‘Do you have any hand sanitiser?’.
The store clerk in the Parisian pharmacy I am standing in looks at me with such incredulity that I feel as though I have asked for crack cocaine. I give her a sheepish smile, ‘I know, I know….’.
I am a few days into a long planned overseas holiday and my trip to la pharmacie is my first real acknowledgement of coronavirus, or COVID-19 as this particular strain has been coined.
Days earlier, home in Australia, I had shrugged off any concerns about travelling amidst the coronavirus outbreak. Since then, Italy has gone into virtual lockdown, Saudi Arabia has suspended pilgrimage to Mecca and my fellow Australians have literally been fighting in the supermarket over toilet paper. I’m not worried but willing to concede that it may not be the worst idea to take some precautionary measures.
The internet is full of memes about travelling during the coronavirus outbreak, now officially a pandemic, or going on a ‘coronavacation’. ‘If the world is going to end, you may as well spend it in a five-star hotel in Italy for $20 a night’ declares one meme; ‘here for a good time, not a long time’ declares another.
According to famed Canadian theorist Marhsall McLuhan the ‘medium is the message’. For millennials, the meme may as well be the message and the message is pretty existential. For Australians, it has been a particularly existential start to the year marked by fires, floods and hail storms.
Travelling during the coronavirus outbreak does have a slightly existential air. Every airport I enter is filled with people covered in masks. Every cough elicits a sideways glance. Every news alert feels like it could bring with it news of further doom.
However, the virus, which cares not for borders, language, nationality, race, gender or celebrity, with even Tom Hanks not being immune, is a reminder of how connected we are and the responsibility we all have towards one another. Similar to the Australian bushfires, underneath the deep fear and concern is a camaraderie that has bonded people. In these precarious moments, we realise what is important and our stark mortality become very clear. The small issues become inconsequential as we recalibrate what it is important – our health, families and loved ones.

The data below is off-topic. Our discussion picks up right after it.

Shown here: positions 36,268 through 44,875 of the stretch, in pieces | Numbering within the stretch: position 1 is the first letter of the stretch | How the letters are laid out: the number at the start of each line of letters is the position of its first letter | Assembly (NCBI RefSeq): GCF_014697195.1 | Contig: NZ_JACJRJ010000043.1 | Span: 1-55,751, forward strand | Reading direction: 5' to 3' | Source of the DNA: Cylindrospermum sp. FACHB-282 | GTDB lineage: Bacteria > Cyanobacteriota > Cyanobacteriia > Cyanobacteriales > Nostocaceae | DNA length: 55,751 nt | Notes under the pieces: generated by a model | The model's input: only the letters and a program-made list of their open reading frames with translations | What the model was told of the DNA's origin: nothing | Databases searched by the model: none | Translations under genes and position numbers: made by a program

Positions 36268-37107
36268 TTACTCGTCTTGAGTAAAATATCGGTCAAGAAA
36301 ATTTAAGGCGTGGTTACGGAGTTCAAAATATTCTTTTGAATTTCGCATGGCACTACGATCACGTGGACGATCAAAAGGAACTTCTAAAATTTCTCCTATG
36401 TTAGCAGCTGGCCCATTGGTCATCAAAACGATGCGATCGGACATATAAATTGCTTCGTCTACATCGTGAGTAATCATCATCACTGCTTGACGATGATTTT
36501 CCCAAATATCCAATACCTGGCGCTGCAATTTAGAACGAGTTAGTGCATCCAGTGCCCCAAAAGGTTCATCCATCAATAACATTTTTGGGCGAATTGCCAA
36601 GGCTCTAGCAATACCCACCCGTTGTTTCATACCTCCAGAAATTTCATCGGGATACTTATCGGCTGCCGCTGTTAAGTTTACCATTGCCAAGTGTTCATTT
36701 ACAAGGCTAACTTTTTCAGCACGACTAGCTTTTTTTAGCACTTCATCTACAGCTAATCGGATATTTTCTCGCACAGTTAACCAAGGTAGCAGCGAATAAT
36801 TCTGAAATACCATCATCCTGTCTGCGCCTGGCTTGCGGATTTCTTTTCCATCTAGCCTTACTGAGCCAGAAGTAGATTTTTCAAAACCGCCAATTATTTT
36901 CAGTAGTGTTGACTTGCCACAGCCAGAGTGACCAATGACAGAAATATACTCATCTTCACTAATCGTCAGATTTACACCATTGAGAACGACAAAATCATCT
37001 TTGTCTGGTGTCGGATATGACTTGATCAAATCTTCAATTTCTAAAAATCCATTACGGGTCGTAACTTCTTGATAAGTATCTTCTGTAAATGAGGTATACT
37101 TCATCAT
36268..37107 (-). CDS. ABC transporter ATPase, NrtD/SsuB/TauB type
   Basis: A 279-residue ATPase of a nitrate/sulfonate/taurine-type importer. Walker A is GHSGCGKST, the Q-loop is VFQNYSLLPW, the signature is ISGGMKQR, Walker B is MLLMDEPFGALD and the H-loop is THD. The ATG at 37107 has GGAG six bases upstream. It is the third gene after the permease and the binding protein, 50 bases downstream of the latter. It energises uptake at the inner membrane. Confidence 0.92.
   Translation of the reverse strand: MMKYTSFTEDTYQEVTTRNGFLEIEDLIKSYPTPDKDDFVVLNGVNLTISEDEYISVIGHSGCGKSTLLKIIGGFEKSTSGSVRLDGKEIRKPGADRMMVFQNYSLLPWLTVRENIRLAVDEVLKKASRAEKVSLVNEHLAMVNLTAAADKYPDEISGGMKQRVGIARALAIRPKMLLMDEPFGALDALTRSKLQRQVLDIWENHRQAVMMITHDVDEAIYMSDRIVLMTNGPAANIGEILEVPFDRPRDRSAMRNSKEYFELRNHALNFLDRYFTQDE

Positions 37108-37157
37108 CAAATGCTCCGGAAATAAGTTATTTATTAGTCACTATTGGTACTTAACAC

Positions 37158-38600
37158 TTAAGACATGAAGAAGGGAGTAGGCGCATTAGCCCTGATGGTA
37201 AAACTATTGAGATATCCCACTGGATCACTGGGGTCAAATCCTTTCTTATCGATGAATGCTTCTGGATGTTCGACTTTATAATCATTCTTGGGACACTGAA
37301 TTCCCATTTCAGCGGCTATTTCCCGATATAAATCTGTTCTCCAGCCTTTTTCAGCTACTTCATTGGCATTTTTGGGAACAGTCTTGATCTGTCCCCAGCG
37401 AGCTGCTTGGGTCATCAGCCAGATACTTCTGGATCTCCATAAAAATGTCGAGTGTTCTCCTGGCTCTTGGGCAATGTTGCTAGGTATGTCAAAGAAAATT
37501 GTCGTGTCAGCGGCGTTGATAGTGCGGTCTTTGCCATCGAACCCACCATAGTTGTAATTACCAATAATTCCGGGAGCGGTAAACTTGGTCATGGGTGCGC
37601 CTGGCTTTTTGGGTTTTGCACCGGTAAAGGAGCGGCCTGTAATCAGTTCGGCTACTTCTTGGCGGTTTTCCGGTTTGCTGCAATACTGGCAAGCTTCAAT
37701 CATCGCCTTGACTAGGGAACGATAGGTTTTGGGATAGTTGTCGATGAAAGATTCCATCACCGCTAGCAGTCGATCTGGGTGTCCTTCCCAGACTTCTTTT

Let it be a reminder to never forget the most vulnerable among us.
It becomes a point of shared connection with nearly everyone I encounter. We compare notes on our countries responses to the coronavirus. How to ensure even if you are not among a part of the population particularly vulnerable to coronavirus, you don’t give it to someone else. A stranger on the train tells me to stop touching my face (which incidentally I have discovered is my favourite pastime I never knew about). ‘Did you wash your hands?’ becomes my new love language.
The speed at which the virus has spread and upended our lives from travel bans to the cancellation of major events is a reminder of just how vulnerable and interconnected we are. We are together, ironically in our isolation, like the human condition itself.
For those of us privileged enough to have never even previously contemplated or even confronted by this type of fear, let it be a reminder to never forget the most vulnerable among us – asylum seekers, the chronically ill, casual and service workers and those in countries without adequate health care. It’s a stark reminder that as a human family - we are ultimately in this together and need to make society fairer and more equal for all.
As for me I now have 24 hours of flying ahead of me, can someone spare me some hand sanitiser?
Fatima Malik is a lawyer and a writer. You can follow Fatima on Instagram here.